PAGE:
Although budget is often a consideration, owners should take care not to sacrifice long-term savings with short-term costs. In fact, the right energy-efficient lighting solution with high-lumen output helps owners reclaim kilowatts and repurpose them into revenue-generating opportunities.

Q. How is LANTANA LED positioned specifically in the data center market, and what lighting solutions do you offer to meet the unique challenges faced by data centers?

LANTANA LED’s lighting is thoroughly evaluated and created to align with the most important factors for data center operators: energy efficiency, reliability, visibility and comfort, heat management, smart controls, compatibility with IT infrastructure, and maintenance and longevity.

To elaborate on those areas, we create quality lighting fixtures that can offer operators long-term savings in energy consumption and maintenance for better overall ROI. Our solutions have the high-lumen output data center operators seek, but they also produce less heat to ease a data center’s overall cooling requirements. Additionally, our lighting is UL-certified for elevated ambient operating temperatures, which is a key differentiator because it ensures that the fixtures will withstand the demanding temperatures typically found in data centers.

Safety is extremely important in a data center, with distributed low-voltage and various control options workers can control lights from a safe distance, making them less prone to falls from ladders and injury from electrical shocks. One common myth is that it’s expensive to convert from line voltage to a distributed low-voltage power option, which is what we suggest for data center operators. That’s really not the case. We help operators understand that this is an option that doesn’t require a complete overhaul to help them reap the benefits of distributed low-voltage power, including energy efficiency and reduced energy consumption. It also allows for greater flexibility in fixture placement and design.

Q. Have you recently launched any products specifically designed to meet the needs of data centers and other commercial facilities?

Yes, this year we announced the launch of three new and expanded lighting lines that prioritize sustainability, longevity, and ease of maintenance for our data center and commercial customers. Our new Illucent, Neoteric, and Edge LED fixture lines collectively offer a holistic lighting solution, not just for the server rooms, but also for conference rooms, entryways, and employee spaces. It allows us to deliver a well-rounded lighting solution that not only illuminates data centers effectively but also enhances operational efficiency, reliability, and overall user experience.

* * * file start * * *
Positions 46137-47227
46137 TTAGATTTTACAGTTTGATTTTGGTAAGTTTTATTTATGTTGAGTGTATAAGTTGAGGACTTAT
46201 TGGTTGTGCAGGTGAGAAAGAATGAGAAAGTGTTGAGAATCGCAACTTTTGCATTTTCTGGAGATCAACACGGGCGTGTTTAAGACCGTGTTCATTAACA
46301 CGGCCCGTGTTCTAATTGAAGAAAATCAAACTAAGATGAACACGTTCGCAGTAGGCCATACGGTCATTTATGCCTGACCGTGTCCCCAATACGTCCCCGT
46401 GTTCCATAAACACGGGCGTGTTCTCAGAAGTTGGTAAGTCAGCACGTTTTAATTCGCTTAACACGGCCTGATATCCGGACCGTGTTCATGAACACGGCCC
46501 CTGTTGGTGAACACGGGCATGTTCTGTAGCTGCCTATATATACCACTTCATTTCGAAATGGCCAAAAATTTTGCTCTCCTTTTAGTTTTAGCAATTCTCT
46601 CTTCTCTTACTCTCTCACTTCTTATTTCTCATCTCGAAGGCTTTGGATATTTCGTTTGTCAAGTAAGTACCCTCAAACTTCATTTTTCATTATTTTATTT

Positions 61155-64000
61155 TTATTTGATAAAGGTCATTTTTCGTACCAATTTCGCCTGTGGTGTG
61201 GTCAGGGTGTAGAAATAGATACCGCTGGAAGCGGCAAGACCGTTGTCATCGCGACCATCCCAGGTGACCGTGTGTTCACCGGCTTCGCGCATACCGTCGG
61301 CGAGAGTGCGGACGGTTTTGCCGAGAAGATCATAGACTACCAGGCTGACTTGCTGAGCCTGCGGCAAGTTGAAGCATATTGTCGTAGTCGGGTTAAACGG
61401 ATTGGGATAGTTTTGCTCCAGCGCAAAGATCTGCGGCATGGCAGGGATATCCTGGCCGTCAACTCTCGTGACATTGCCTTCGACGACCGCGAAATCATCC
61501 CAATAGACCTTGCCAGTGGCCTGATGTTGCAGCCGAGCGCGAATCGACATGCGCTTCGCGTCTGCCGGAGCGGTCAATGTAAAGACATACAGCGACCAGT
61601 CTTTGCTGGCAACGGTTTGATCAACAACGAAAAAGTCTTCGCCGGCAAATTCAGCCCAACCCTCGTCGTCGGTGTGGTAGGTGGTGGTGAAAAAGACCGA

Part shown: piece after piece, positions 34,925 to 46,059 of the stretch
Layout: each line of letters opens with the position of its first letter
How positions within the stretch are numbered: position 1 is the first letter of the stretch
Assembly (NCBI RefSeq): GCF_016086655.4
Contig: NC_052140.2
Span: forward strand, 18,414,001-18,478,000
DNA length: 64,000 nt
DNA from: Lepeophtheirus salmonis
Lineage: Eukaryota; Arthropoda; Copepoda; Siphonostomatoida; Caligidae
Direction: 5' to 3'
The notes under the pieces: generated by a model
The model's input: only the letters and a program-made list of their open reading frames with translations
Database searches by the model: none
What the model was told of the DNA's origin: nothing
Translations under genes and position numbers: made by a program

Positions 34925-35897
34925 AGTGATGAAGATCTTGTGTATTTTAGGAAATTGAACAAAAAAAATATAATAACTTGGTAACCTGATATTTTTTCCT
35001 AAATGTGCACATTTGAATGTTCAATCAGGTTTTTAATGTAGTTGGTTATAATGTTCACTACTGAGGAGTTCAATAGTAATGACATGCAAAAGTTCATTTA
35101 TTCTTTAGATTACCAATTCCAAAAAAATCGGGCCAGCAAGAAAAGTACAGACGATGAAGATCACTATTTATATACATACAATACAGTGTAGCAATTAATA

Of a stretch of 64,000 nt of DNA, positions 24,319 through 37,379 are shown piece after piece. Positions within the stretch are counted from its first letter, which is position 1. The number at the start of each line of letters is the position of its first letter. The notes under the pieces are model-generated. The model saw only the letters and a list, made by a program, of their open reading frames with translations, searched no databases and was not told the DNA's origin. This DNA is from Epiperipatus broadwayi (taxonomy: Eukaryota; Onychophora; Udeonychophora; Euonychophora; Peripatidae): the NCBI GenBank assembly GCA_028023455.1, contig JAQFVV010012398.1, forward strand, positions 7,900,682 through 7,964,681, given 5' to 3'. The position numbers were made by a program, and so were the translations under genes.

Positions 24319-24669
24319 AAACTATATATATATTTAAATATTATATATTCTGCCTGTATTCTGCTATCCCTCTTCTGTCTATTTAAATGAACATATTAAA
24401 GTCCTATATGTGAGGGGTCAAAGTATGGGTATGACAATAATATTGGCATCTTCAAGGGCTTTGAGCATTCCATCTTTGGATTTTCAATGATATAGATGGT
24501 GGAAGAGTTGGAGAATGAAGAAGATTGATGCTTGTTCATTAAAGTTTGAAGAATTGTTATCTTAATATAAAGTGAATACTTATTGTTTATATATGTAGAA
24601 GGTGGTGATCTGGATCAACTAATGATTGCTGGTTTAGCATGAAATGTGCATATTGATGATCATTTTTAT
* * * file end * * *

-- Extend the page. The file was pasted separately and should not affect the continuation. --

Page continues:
Like the design of our original fixture, we engineered our new lighting solutions by focusing on sustainability and energy efficiency while elevating the illumination and aesthetics of the space.

 We also adhered to strict sustainability, efficiency, and maintenance standards, with special attention paid to temperature rating, speed of installation, ease of operation, and price.

Together, these lines encompass seven new LED lighting fixture styles, each delivering superior energy efficiency and quality backed by an extensive warranty. Various fixtures in these lines, like the Edge linear and Illucent troffer, were developed in close collaboration with data center owners, electrical contractors, and engineers and are designed specifically to eliminate pain points for commercial and industrial building operators.

About Sam Rabinowitz

Sam Rabinowitz is an experienced leader of cross-functional teams, driving new physical product development and launch, and business strategy/development. He first began as a project manager with Project Frog, a pioneer of industrialized construction. Working his way up to the leadership team at Project Frog, he led the Lantana Luminaire (LED Lighting) Division. LANTANA LED has now grown into its own company where Sam is the CEO. He is also a featured author in the Greener Data Book launched on Earth Day 2024 and an opera singer at the San Francisco Opera. He holds a Master of Music, Classical Voice from the Manhattan School of Music.